Yes, it is a standard practice not to take chest X-rays for patients under 40 as it is a minimally invasive procedure, however every other baseline investigations is done for all patients. For patients who are going in for liposuction, chest X-rays are not compulsory unless the patient is 40 and above. That’s the standard practice anywhere in the world. Liposuction is not something that is done routinely in this part of the world. It is a relatively new procedure in Nigeria and we don’t expose patients to radiation unless it is very necessary. It is very unfortunate what happened to the patient and our facility will now be making it compulsory for x-rays to be taken by all patients irrespective of age.
So what is this accusation that you are a fresher, and was experimenting liposuction with the lady for the first time?
I graduated from the College of Medicine at the University of Lagos in 2015. I have had extensive training in cosmetic surgery and have carried out well over 300 procedures. My success rate is high because we have a competent and well trained team and a well equipped facility. We also do an extensive background check on the patient pre surgery to ascertain their general health and provide detailed information and guidelines on post surgery protocols that the patient must follow. The media backlash originated from a patient who posted her issues about our work on social media which went viral. The issues could have easily been addressed at the facility. At the time I had done well over 300 procedures.
Did you mean 300?
Yes, over 300 actually and still counting, and the patients are very much out there confidently enjoying and flaunting our good job.
It is sad to see how unsubstantiated media posts can potentially cause damage to a business reputation. The outcry has caused my facility to be shut down by the Federal competition and Consumer Protection Commission (FCCPC). The case is presently in court.
Is your hospital still sealed or has it been reopened now?
Yes, it is and unlawfully done.
The sealing was prompted by a social media influencer who made an unsubstantiated claim about a procedure she received at the clinic. Without verifying the claim many bloggers posted the story on their blogs and some even went further to make insinuations about my professionalism and rouse the public against me. Based on this, the FCCPC, without reaching out to me to get information on my competence to run the medical facility, unlawfully entered the facility, vandalised and closed it up.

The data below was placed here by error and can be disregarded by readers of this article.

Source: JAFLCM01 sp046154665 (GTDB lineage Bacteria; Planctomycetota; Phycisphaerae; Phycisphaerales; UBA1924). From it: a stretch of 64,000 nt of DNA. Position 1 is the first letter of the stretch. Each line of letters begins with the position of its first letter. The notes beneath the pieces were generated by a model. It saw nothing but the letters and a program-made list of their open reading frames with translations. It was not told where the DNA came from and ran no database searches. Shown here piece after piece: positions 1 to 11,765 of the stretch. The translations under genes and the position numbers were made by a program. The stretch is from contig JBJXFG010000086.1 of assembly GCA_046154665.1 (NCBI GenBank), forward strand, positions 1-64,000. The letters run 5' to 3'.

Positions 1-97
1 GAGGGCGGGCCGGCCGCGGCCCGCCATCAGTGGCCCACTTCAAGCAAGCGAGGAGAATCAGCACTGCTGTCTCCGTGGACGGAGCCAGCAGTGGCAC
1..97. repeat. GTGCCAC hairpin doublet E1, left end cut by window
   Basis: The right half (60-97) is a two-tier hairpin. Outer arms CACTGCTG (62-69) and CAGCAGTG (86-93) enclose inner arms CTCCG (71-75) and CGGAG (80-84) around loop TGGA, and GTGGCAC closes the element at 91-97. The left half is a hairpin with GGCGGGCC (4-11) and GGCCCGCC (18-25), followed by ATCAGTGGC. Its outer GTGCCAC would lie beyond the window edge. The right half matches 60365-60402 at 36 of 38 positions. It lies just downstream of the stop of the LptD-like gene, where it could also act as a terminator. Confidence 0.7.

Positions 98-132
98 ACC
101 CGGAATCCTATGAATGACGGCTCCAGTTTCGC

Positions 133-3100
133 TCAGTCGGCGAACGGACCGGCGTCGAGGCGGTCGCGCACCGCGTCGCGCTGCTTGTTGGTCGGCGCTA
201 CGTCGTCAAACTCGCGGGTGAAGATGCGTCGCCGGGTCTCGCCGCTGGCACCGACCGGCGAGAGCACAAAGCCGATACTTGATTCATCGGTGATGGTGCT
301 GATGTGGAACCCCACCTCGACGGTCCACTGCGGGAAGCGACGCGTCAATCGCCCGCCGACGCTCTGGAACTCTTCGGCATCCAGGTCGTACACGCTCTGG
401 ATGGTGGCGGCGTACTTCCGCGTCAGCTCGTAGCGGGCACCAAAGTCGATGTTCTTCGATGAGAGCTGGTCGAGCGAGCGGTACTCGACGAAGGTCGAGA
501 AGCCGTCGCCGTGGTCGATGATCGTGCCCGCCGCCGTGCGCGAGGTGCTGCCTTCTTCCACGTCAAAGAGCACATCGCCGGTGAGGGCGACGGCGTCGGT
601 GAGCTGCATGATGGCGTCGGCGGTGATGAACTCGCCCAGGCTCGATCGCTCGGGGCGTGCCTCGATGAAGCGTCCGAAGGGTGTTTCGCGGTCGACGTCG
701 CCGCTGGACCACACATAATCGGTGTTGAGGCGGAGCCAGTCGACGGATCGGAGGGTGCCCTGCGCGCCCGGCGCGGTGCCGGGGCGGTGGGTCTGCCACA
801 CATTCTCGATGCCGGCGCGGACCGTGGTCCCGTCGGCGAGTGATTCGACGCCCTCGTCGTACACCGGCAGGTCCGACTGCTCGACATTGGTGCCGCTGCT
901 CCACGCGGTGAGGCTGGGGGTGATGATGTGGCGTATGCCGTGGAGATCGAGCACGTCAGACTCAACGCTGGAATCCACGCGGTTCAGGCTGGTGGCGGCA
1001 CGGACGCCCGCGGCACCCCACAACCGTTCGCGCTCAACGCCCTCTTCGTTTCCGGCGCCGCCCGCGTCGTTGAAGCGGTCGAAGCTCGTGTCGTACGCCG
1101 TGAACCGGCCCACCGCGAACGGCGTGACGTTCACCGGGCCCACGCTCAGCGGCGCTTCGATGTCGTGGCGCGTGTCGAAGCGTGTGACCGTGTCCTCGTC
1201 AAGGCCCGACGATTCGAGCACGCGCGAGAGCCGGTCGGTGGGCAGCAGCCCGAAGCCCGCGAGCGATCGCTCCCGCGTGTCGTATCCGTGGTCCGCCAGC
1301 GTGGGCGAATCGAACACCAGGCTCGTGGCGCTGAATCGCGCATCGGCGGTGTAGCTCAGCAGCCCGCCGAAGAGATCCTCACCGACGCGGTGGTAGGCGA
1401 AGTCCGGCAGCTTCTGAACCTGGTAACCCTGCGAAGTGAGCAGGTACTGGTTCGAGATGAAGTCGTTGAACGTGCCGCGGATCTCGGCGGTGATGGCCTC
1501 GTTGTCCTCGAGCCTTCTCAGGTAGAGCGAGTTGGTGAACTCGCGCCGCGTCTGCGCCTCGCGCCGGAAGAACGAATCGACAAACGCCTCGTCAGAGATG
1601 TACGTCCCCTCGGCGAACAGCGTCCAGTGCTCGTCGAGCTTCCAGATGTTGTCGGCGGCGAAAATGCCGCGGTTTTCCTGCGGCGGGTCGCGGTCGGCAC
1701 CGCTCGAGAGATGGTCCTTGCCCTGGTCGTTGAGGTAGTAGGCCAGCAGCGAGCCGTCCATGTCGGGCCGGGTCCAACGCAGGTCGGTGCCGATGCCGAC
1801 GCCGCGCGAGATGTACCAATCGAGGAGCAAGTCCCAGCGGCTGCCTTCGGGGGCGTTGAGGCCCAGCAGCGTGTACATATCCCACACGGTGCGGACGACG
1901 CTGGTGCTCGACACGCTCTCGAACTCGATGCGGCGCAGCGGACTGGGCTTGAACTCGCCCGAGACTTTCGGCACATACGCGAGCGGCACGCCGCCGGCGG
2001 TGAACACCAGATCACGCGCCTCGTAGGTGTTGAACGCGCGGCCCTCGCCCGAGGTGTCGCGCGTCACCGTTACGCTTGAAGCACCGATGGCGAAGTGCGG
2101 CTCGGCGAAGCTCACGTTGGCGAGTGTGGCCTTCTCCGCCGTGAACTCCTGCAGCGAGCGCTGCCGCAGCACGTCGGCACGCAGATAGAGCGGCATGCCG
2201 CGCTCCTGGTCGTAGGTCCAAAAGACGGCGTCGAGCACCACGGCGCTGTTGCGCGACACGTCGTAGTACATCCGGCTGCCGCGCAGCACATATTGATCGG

This is totally against the rule of law.
There are processes and procedures that should be followed before coming to a conclusion.
All these actions have caused a huge damage to my reputation and has affected my business as well as my family.
The emotional damage cannot be quantified as due to the actions of a blogger who threatened to release my physical address online. I now live in fear as to the safety of my children and family.
How did this particular new threat come up?
A recent video was released on social media of a lady claiming she had complications for a fat transfer procedure to her bum and breast done at the Med Contour Clinic. The video did not show the face of the person so I cannot verify if she truly was a patient at the clinic. However we have had a patient who had this type of procedure and developed complications because she did not follow the post surgery protocols. This is a recurring issue with many Nigerian patients who are eager to show off their bodies after surgery and ignore the directives given to them. This includes wearing of special clothing, massages, instruction on not smoking and drinks etc. I am mindful of doctor/ patient confidentiality and will not be able to give full disclosure. However the patient was unable to attend the facility for a full examination because we were closed during the period of COVID-19 curfew. She was referred to another facility which is the standard procedure and was managed by an experienced colleague and was later discharged.
The patient called from time to time to complain about her health issues and I managed it in the best way possible. I visited her in her home on several occasions, examined her and brought drugs to her for free. I also asked for a loose culture which was not done till date. It was therefore shocking to see the viral online video claiming Med Contour had botched yet another pàtient.
But how are dissatisfied patients managed in this industry?
If a patient has issues, the first line of action is to call the doctor who then manages the issues and corrects it.
It is sad that in Nigeria a number of people resort to posting their issues on social media without first talking to their doctors. I found out about the issues of the patient was facing online.